Plop, plop, plop. I’ve been shaking pawpaw trees (gently, don’t worry) for over an hour, and finally hit pay dirt. These slender understory trees hide their fruit beneath their leaves in the fall and the only way to harvest them is to shake and listen for the plop. But, I’d better duck, because pawpaws are BIG.

Pawpaws are truly strange trees. When crushed in my hand, the leaves smell like freshly poured asphalt. The flowers are only pollinated by carrion beetles and flies – animals that more commonly keep company with roadkill and vultures. Each pawpaw patch is also “self-infertile,” meaning that it must be pollinated with another patch, or stand, of pawpaw to produce fruit. Sometimes the nearest patch might be hundreds of feet, if not miles, away.

Despite their stinky smells and weird and demanding pollination needs, pawpaw fruits are a true delicacy. Smooth, sweet, like a mango mixed with a banana, they’re the perfect addition to a smoothie or eaten with a spoon.

Another pawpaw conundrum lies in the fact that it claims the role of the largest edible tree fruit native to North America, and yet very little has been done towards cultivating the fruits for agricultural use. The quality of wild fruit varies dramatically and opportunity abounds for experimental crosses of new varieties.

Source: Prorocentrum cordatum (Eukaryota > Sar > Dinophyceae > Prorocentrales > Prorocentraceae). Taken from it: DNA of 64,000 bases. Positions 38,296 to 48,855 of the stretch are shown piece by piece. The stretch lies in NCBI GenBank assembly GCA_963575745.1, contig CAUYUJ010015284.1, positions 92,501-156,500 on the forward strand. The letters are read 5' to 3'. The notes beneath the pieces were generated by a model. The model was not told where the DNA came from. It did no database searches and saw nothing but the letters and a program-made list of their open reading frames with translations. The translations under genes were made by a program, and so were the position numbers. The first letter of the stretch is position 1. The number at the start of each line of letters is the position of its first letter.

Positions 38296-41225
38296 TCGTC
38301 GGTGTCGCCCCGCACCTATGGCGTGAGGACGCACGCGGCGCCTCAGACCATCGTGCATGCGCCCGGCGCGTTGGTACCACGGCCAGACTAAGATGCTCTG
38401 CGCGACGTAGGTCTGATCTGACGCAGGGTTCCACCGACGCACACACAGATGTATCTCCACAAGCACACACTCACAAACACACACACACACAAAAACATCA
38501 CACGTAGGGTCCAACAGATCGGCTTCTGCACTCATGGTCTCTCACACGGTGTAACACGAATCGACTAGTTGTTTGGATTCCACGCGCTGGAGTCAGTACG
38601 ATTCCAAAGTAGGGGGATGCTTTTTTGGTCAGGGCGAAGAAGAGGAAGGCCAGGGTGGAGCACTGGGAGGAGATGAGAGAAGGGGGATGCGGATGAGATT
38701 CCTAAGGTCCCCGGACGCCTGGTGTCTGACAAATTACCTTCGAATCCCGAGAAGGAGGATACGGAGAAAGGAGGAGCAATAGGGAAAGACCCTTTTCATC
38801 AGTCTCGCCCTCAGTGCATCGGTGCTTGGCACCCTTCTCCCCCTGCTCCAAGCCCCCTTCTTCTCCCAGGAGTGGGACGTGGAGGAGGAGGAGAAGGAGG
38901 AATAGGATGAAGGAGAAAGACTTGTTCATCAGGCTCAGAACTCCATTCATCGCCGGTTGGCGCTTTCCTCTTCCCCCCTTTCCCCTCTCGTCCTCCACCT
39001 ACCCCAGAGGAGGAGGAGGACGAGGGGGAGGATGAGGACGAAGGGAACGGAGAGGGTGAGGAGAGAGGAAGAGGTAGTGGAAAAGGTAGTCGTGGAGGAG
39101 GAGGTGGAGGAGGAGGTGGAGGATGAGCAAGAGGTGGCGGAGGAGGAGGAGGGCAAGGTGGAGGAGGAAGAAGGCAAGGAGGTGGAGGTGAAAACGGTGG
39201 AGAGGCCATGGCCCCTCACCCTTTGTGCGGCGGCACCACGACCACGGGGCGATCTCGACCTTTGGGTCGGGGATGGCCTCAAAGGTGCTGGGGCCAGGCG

After my pawpaw harvest last fall, I stored the seeds in the fridge over winter, a process called stratification. Last week, those seeds found a new home in deep planters at our second campus. There they’ll rest until mid-summer, when some will emerge from their long dormancy, breaking the soil crust with their new shoots.

And maybe, in five to seven years or so, when these plants are old enough to produce fruit, you will help walk our second campus and harvest the bounty

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About the Author

Elizabeth Davis is the Field Programs Specialist at Great Smoky Mountains Institute at Tremont. She is a native East Tennessean who grew up exploring and backpacking in the Southern Appalachians before moving away to the snowy mountains of the northeast. She received a B.A. in Environmental Studies and Conservation Biology from Middlebury College, worked at John C. Campbell Folk School in North Carolina, spent a few seasons at the Ashokan Center in the Catskills, and hiked from Maine to Georgia on the Appalachian Trail before finding her way back home. She has worked at Tremont full-time since 2014.